Andrés IV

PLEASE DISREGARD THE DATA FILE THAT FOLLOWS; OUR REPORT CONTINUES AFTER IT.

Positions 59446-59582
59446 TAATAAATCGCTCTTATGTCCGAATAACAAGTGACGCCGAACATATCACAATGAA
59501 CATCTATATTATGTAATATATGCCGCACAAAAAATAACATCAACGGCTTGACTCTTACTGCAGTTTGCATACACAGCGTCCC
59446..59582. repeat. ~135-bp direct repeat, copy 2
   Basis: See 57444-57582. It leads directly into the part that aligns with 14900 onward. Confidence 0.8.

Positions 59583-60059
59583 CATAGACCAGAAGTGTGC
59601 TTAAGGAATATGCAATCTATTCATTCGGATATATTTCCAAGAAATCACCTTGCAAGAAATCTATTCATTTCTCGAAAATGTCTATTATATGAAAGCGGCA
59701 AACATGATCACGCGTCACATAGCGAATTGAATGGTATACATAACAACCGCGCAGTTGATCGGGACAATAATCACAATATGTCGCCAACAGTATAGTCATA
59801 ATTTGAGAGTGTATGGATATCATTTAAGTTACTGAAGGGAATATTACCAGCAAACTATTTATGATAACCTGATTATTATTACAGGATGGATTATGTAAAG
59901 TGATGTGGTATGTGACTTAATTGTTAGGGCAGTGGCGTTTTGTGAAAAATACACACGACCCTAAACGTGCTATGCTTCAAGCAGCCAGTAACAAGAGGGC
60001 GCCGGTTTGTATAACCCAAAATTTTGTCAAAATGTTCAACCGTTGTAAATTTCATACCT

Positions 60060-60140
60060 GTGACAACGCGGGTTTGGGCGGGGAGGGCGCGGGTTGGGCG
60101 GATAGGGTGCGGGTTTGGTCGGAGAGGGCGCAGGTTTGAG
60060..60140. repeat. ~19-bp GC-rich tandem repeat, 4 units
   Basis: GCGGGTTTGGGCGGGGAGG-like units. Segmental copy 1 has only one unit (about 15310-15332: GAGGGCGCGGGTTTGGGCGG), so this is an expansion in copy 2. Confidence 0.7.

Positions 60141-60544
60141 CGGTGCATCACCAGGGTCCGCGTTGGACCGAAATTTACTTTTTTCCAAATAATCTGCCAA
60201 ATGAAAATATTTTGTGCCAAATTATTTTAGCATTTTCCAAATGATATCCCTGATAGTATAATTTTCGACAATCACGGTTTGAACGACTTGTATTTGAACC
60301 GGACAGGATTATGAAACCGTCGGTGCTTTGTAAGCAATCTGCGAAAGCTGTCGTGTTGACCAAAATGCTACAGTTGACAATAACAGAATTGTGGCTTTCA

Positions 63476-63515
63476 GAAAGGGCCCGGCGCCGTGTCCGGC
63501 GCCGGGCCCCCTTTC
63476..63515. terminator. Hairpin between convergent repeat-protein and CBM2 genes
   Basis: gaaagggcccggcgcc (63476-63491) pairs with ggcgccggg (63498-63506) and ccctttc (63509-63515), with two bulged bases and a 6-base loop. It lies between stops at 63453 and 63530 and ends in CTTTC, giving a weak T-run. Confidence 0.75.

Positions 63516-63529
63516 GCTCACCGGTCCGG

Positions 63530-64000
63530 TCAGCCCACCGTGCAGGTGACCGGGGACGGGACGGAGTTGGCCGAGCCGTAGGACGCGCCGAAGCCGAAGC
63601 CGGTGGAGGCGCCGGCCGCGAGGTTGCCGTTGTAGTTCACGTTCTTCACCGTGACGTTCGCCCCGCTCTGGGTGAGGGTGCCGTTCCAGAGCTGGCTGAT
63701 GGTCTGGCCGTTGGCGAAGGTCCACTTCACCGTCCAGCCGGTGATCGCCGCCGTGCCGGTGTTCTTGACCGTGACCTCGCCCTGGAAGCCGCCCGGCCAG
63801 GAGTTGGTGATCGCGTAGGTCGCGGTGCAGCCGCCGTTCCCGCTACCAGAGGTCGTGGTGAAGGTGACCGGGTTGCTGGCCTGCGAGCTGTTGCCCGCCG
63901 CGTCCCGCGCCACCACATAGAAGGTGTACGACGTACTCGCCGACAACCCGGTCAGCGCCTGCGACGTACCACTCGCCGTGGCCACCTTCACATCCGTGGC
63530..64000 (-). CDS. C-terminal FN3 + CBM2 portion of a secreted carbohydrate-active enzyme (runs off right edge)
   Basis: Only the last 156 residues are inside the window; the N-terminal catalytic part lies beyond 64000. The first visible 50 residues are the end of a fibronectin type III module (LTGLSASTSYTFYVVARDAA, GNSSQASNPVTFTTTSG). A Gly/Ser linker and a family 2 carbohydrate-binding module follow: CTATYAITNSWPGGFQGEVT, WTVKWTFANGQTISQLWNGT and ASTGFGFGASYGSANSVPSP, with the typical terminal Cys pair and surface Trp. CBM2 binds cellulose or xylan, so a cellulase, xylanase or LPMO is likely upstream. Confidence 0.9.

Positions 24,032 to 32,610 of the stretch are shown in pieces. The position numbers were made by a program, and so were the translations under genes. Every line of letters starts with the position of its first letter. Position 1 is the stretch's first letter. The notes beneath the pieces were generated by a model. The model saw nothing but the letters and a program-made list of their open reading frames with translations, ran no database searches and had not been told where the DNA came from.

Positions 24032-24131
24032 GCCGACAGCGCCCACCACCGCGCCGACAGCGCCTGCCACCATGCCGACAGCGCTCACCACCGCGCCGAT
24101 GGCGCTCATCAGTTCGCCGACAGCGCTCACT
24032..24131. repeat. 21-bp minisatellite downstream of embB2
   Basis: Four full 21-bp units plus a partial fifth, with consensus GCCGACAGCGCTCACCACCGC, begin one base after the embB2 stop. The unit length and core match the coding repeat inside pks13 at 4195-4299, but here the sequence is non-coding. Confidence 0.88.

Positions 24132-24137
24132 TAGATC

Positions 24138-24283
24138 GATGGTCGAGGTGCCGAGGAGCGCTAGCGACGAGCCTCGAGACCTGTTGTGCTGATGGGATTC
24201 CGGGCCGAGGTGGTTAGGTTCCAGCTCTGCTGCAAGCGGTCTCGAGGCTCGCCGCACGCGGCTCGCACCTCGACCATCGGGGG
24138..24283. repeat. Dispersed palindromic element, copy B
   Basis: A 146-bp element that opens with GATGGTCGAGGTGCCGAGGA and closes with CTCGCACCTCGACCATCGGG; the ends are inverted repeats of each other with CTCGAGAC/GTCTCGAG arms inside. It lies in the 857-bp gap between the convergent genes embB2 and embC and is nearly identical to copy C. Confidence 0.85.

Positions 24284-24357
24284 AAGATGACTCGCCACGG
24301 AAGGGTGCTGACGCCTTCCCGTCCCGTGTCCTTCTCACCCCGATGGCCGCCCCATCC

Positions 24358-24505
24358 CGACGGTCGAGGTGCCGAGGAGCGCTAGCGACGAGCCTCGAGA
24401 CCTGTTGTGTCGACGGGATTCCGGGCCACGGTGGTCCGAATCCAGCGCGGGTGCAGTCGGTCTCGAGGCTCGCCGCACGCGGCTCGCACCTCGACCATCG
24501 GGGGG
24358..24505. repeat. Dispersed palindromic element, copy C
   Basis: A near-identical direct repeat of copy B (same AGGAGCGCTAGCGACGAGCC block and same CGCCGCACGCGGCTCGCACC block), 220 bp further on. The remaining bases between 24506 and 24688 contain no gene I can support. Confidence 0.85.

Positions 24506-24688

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Humberto Hernandez delivered Andrés, Andrés II, and Andrés III between 2003 and 2011, thereby making the 2019 arrival of his fourth self-titled Mahogani Music release -- amid assorted 7" and 12" singles -- an unexpected event for subterranean house heads. Maybe the percussionist/producer was stockpiling the whole time; the length of IV's digital edition is over four times that of Andrés III. That generosity extends to its variety and quality. For most of the duration, Hernandez sharpens his sampling and programming prowess, switching from house to hip-hop with as much creativity as fellow Detroiters Shake, Waajeed, and Mahogani boss Moodymann. Hernandez puts them together on one project like only he can, undergirding everything with that warm, bumping low end heard on every Andrés release since the 1997 debut. P-Funk is integrated with the Afro-Cuban jazz of his immediate lineage. Spiritual jazz is reconstituted with one of his hardest and most scuffed-up grooves. Daft Punk-style electro gets a beatdown, followed by a dizzying snap-and-swirl disco nugget that is some party chatter and a Vonetta McGee quote away from being mistaken for a Black Mahogani pearl. "New 4 U," Hernandez's hypnotizing disco-house stomp from 2012, appears in edited form, and there's also a fully outfitted live take -- hand percussion, bass, and electric keys, plus vocals, strings, and saxophone -- that treats it as merely a starting point and takes listeners to church. Unlike the first two volumes, the tracks are strictly unmixed, but the joyous energy never truly stops flowing until the last track fades out.

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